NotPetya attack – three years on, what have we learned?

Why was this particular trojan so successful – what was so special about it? 

The attack was well prepared by its authors. NotPetya initially spread via the M.E.Doc accounting software when cybercriminals hacked the software’s update mechanism to spread NotPetya to systems when the software was updated. This was a bitter paradox, as users are always advised to update their software, but in this particular case, a trojanized updater of this software started the infection chain.This type of supply chain attack was not common at that time, causing a delay in figuring out the root cause of the attack. The speed at which it spread  through the infected networks was fascinating.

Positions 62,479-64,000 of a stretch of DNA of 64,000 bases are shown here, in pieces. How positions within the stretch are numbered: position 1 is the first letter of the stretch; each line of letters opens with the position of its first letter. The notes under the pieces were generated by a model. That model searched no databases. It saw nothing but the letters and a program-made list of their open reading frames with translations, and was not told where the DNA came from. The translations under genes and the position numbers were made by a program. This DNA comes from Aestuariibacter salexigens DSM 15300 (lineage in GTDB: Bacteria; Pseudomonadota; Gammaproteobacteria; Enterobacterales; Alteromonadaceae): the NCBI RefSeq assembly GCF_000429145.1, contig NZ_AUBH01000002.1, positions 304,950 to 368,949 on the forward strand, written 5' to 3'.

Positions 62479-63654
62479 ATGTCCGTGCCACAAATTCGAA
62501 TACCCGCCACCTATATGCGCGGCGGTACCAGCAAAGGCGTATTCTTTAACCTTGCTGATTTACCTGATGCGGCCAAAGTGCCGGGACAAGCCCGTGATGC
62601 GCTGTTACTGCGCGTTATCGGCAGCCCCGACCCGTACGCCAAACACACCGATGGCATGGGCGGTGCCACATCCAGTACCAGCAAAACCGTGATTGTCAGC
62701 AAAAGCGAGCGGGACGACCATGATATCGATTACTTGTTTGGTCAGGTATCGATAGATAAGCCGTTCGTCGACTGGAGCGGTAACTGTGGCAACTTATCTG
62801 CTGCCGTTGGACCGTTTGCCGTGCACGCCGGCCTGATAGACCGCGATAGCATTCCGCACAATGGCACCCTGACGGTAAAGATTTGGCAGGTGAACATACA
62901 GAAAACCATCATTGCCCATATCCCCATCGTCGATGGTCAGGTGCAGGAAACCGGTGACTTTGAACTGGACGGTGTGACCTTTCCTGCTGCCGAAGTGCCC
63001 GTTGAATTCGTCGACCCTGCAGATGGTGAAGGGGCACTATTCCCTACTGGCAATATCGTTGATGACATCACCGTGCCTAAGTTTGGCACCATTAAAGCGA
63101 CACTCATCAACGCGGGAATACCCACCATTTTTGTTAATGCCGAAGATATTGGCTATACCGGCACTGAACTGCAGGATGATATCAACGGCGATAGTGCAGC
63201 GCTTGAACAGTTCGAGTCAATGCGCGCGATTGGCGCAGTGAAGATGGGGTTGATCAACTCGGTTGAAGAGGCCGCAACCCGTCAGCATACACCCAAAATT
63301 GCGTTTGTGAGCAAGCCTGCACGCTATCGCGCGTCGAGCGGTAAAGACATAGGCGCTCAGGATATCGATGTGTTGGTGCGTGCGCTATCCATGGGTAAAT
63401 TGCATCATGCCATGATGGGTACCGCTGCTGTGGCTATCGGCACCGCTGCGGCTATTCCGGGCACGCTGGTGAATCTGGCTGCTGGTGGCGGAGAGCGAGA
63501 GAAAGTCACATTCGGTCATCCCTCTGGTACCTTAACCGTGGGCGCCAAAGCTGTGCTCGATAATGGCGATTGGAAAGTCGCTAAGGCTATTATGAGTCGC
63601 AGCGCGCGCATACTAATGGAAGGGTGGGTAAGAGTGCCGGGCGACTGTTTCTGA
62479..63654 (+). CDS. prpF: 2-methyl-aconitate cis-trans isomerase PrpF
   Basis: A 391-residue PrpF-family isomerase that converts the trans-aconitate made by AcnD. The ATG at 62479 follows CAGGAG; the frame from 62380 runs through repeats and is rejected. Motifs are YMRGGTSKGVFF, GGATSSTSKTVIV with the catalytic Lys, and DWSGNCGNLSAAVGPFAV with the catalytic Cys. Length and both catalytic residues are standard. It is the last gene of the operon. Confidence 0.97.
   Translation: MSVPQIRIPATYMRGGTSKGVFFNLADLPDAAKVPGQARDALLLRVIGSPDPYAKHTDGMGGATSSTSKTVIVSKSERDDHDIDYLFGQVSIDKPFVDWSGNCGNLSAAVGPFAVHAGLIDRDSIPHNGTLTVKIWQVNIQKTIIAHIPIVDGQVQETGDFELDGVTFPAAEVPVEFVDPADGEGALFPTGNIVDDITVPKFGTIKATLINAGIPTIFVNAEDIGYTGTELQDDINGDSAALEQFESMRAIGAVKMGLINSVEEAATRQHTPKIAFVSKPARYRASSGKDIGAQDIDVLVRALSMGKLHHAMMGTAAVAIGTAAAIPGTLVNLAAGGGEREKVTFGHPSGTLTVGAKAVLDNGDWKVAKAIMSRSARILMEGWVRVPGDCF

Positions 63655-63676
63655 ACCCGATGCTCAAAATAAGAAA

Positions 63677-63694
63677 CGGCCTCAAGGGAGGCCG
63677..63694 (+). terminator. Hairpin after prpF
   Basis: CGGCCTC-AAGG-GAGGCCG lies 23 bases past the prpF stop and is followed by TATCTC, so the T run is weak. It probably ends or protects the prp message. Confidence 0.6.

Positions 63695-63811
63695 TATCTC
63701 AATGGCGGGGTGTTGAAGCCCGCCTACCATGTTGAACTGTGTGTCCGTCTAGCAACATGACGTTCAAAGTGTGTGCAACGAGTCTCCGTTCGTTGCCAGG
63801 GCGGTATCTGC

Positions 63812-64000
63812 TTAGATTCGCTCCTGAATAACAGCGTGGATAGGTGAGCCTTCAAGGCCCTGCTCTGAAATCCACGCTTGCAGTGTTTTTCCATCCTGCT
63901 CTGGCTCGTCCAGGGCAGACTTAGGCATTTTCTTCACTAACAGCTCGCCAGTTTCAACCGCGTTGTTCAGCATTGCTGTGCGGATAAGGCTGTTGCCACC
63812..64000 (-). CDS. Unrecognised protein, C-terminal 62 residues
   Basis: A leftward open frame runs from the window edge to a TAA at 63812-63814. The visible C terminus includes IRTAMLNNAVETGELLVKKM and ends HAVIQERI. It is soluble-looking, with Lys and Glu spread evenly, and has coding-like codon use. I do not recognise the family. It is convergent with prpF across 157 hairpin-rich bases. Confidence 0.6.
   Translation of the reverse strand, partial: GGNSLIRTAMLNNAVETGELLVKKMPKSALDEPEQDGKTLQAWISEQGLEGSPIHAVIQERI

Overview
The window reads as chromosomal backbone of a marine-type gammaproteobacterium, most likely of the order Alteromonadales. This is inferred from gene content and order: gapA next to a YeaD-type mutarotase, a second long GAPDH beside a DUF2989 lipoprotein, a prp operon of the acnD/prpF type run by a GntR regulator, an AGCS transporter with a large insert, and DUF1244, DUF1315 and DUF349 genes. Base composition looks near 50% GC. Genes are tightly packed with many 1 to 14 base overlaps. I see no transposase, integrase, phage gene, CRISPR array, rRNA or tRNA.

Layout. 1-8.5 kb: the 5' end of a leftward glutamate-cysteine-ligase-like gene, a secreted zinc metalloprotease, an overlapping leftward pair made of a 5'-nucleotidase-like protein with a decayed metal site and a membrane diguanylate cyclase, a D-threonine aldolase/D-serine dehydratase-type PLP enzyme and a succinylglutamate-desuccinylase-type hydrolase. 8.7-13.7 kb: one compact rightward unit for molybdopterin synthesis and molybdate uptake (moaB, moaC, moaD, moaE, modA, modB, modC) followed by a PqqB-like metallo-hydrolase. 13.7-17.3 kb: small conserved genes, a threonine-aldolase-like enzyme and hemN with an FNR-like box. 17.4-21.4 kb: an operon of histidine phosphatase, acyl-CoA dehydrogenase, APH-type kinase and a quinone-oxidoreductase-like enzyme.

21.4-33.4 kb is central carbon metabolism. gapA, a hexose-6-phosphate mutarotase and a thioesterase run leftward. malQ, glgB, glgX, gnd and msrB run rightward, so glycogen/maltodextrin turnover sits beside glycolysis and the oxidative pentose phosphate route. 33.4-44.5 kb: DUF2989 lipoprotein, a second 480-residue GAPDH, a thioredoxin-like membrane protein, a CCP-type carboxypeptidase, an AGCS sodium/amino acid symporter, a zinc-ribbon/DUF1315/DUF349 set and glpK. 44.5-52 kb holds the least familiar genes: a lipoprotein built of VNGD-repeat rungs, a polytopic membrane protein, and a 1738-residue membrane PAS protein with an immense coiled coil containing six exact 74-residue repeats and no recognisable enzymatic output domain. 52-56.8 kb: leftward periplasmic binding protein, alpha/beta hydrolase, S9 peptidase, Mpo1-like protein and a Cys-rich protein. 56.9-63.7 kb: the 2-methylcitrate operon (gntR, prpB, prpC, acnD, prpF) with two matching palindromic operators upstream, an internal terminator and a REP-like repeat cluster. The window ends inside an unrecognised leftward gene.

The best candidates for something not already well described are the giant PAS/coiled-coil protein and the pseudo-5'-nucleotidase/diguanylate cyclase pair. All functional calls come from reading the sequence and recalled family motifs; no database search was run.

The trojan was allegedly taking advantage of a long known vulnerability: (what) have companies/organizations learned from this? 

For its lateral movement, NotPetya employed three different spreading methods: exploiting EternalBlue (known from WannaCry), exploiting EternalRomance, and via Windows network shares by using victim’s stolen credentials (this was done via a bundled Mimikatz-like tool, which extracts passwords) and legitimate tools like PsExec and WMIC. These additional techniques, which included exploiting known vulnerabilities for which patches were long available for, were probably the reason why it succeeded, despite EternalBlue gaining attention after the WannaCry attack less than two months before the NotPetya attack. I can only hope that companies learned to update their operating systems and applications as soon as an update becomes available, despite NotPetya, unfortunately, spreading via a product update. 

Could the spread happen again in this form at any time? 

Source Article